A comprehensive resource that will prove invaluable to fashion historians, this book presents a detailed exploration of the breadth of visually arresting, consumer-driven styles that have emerged in America since the 20th century. • Offers thorough investigations of American street styles from the early 20th century to the present day • Provides theoretical perspectives on the shifts in American culture that created the social context in which American street styles emerged • Enables readers to perceive the connections between consumer-driven street styles to the fashion industry and to American culture at large
In this third novel in Gabriel Cohen’s Edgar Award–nominated Jack Leightner crime series, the Brooklyn homicide detective investigates the serial killing of prostitutes in Crown Heights and the murder of a friend who ran afoul of Russian gangsters in Brighton Beach Jack Leightner’s new partner is a rookie homicide detective, scared by death but ready to learn. His first case is a gruesome one: a strangled prostitute, hung from her neck in an imitation of suicide and left to fester for days in the summer heat. Nearly overcome, the rookie asks Leightner how he keeps himself from getting emotionally involved with the victims. If we got emotional or took it personally, says Leightner, “there’s no way we could do the job.” But when an old Russian friend in Brighton Beach is murdered, Leightner takes it very personally. Organized crime is stifling this old-world enclave, and his friend made the mistake of getting in the way. Just as dangerous as these thugs is Leightner’s attraction to his friend’s widow, the beautiful Eugenia, whose temptations may make Jack break his cardinal rule about not getting personally involved. Neptune Avenue is the 3rd book in the Jack Leightner Crime Novels, but you may enjoy reading the series in any order.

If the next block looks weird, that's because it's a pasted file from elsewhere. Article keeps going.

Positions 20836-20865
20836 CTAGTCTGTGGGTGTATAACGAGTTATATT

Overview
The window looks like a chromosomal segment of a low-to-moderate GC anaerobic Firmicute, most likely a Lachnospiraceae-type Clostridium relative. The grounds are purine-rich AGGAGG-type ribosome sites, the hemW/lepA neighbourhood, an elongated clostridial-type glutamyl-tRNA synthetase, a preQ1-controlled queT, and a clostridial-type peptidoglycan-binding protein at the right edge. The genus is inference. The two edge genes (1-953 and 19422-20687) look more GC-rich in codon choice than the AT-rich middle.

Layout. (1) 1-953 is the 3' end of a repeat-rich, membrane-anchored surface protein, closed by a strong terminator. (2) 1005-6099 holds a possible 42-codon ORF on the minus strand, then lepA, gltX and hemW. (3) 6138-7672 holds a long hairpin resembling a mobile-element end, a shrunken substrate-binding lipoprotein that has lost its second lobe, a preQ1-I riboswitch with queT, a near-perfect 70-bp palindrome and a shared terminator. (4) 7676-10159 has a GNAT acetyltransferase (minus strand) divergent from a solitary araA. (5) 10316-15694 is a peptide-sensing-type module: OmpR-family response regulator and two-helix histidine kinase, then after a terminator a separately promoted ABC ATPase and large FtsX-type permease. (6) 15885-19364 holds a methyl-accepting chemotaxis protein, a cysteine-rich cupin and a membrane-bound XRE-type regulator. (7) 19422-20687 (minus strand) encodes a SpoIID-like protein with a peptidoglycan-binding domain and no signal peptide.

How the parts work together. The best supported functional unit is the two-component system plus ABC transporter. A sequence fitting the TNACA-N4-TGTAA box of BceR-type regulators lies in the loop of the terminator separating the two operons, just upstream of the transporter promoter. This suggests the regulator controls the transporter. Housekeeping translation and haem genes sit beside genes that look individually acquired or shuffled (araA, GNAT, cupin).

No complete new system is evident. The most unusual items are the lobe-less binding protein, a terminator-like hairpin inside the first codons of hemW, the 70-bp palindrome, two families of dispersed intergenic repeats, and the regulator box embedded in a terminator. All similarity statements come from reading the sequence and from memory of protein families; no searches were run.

The first nonfiction volume in the “superb series” —true crime stories from Bushwick to Borough Park to Brooklyn Heights (The Globe and Mail, Toronto). The people who brought you the Brooklyn Noir crime-fiction collections return with another talented literary lineup—this time contributing chilling, and sometimes heartbreaking, stories of real-life crimes in this densely populated and diverse borough of New York City. Brand-new nonfiction by Robert Leuci, Dennis Hawkins, Tim McLoughlin, Thomas Adcock, Errol Louis, Denise Buffa, Patricia Mulcahy, C.J. Sullivan, Reed Farrel Coleman, Aileen Gallagher, Christopher Musella, Kim Sykes, Robert Knightly, Jess Korman, Constance Casey, and Rosemarie Yu.
From cobblestones, churches, and row houses to fishing boats and tree-lined streets, Brooklyn boasts enriching public spaces and beautiful landscapes. This illustrious history of Brooklyn comes to life in this guide which focuses on northern and central Brooklyn. Photos.